Anker was founded in 2011 and rapidly expanded from manufacturing batteries to charging and power storage devices, and in 2014 the first Anker Soundcore speaker was launched.
Their innovation continued with the creation of earbuds and over ear headphones and in 2021 Anker released their first audio eye wear product.
Now in 2023 Anker have released the Soundcore Space One over ear headphones.
The Space One headphones come with a soft carry bag, a charging USB-A to USB-C cable and an audio cable.
Design fit and comfort
The Space One headphones are quite comfortable to wear, lightweight and soft. Their multidirectional hinges have a lot to do with this – the large hinges rotate on the horizontal plane as well as folding up into the band for easy storage, and the ear cups themselves move vertically within their housing. These two factors combine to allow the headphones to perfectly align to your head.
The ear cups have a slight tilt backwards, as most people’s ears do slant back a little, but I found that when the ear cups were positioned correctly on my ears, the headband sat just a little too far back on my head – meaning anything which caused sustained movement in my jaw (like talking or eating) could, on occasion, cause the band to slip backwards off my head.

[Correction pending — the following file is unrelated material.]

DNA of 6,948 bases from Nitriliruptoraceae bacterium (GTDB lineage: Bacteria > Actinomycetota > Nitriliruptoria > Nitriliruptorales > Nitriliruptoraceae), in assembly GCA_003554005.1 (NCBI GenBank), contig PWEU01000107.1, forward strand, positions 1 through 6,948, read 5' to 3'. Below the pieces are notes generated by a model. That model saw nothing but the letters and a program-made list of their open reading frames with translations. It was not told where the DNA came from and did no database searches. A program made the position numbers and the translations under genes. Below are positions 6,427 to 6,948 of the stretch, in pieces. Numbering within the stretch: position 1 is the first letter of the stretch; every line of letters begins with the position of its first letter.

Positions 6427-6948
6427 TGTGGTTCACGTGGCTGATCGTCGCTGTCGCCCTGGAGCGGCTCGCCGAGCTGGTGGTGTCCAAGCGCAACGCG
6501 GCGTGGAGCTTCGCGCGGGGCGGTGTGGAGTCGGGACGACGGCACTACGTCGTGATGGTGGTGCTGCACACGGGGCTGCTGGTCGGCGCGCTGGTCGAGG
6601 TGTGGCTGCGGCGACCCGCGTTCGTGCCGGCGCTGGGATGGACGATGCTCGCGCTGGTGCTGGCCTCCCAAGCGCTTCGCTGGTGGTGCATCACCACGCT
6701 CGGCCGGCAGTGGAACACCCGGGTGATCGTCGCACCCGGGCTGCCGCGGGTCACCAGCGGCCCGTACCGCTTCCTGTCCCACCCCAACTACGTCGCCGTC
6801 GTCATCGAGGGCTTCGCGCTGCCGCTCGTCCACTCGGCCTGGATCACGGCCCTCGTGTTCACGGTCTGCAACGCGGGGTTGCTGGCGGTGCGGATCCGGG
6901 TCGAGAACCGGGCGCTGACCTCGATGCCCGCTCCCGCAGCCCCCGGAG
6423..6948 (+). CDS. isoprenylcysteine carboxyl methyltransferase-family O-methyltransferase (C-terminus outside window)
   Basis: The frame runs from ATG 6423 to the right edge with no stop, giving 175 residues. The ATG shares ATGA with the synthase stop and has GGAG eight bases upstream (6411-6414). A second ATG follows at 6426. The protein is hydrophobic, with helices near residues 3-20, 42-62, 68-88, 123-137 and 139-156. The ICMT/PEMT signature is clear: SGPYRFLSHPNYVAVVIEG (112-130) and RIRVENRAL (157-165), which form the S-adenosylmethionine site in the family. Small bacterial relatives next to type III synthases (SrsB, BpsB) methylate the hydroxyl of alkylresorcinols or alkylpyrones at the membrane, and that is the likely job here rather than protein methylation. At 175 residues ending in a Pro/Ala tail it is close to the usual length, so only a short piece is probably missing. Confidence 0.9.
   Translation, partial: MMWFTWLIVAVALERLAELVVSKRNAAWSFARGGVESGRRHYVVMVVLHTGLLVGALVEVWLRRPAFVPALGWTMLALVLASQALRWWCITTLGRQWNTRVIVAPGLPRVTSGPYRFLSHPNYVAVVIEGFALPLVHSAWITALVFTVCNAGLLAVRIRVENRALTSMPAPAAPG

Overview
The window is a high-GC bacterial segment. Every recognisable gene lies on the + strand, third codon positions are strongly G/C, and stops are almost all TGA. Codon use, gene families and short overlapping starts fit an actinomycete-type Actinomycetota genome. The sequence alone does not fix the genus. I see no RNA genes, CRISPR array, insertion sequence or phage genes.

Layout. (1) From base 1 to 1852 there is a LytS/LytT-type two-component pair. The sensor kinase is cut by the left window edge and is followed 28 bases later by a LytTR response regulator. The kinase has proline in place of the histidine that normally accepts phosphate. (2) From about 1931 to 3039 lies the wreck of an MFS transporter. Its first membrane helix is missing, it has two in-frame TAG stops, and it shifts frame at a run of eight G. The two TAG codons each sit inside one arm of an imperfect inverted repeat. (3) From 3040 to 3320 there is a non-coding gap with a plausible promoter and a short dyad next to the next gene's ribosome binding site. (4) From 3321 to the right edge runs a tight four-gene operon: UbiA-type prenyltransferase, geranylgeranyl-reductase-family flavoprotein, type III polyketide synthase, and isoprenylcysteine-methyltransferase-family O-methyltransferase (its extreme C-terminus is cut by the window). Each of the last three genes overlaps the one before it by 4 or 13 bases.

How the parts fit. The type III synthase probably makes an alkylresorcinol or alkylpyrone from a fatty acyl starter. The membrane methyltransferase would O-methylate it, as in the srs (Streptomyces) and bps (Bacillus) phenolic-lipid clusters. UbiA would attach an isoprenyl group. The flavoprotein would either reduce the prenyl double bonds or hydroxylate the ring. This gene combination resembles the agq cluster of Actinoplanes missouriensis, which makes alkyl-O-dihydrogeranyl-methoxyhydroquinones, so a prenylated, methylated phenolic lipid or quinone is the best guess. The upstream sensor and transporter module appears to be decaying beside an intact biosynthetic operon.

Overall however, I found the headphones to be very comfortable to wear, even for long periods of time.
Setup & usage
You can, if you wish, connect to the Space One headphones just via a Bluetooth connection, however there is (of course) an app which comes with them. Connecting to the headphones will cause a prompt to come up inviting you to download the app if you haven’t already, and joy of joys, you do not have to create a user account to use the app! You can if you want to of course, but it’s nice to have the option to skip.
Once installed, the app very quickly finds and connects to the headphones, and then proceeds to give you advice on how to wear and adjust the headphones, including this gem;
“Wearing Guide: Check the L/R icons on the headphones before wearing”
The app did require a firmware update initially but that only took 10 minutes to download and install.
The Space One’s have only 4 buttons but Soundcore have them doing a lot of work.
They have a power on/off and noise cancelling (N/C) button on the left, and play pause and volume control on the right. With the exception of the power button, which handles power on and off exclusively, the other 3 buttons have multiple functions.
The play pause button has a myriad of functions; a single press will pick up or end a phone call, and a 2 second press will reject an incoming call. If there is no phone call incoming a single press will play or pause playback, and a 2 second press will activate the voice assistant. If you are on a call a 2 second press will mute or unmute the microphone.
The volume up and down button controls the volume obviously, but a 2 second press on volume up will skip forward a track, conversely a 2 second press on volume down will skip back a track.
There are 3 modes – “normal” “noise cancelling” and “transparency” however there are no audio prompts when changing between modes via the app. If you use the N/C button on the headphones then there are audio prompts telling you which mode you are in.